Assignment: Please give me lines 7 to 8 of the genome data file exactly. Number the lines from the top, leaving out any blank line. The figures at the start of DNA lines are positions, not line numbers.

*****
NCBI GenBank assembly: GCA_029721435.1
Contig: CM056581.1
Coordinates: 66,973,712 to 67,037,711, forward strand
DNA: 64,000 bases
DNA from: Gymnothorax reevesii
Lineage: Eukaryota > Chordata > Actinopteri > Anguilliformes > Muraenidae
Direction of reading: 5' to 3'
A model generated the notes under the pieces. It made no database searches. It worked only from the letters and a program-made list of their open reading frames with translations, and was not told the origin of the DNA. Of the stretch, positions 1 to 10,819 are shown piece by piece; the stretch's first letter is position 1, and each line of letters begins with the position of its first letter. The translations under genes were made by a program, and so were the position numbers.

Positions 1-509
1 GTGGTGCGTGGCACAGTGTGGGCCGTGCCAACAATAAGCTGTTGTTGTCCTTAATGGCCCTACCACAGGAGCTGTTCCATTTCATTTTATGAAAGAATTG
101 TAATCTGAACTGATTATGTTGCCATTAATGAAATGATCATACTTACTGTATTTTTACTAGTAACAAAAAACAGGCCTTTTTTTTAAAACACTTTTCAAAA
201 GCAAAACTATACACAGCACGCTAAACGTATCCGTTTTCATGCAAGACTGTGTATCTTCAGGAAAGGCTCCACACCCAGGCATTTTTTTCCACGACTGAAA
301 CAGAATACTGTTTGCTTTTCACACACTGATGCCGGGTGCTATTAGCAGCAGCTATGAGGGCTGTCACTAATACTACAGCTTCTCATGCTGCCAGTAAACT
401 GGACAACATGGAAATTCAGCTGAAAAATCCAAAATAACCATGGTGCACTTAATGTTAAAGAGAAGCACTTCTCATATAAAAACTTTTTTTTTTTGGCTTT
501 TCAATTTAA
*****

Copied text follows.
Direction of reading: 5' to 3'
A model generated the notes under the pieces. It made no database searches. It worked only from the letters and a program-made list of their open reading frames with translations, and was not told the origin of the DNA. Of the stretch, positions 1 to 10,819 are shown piece by piece; the stretch's first letter is position 1, and each line of letters begins with the position of its first letter. The translations under genes were made by a program, and so were the position numbers.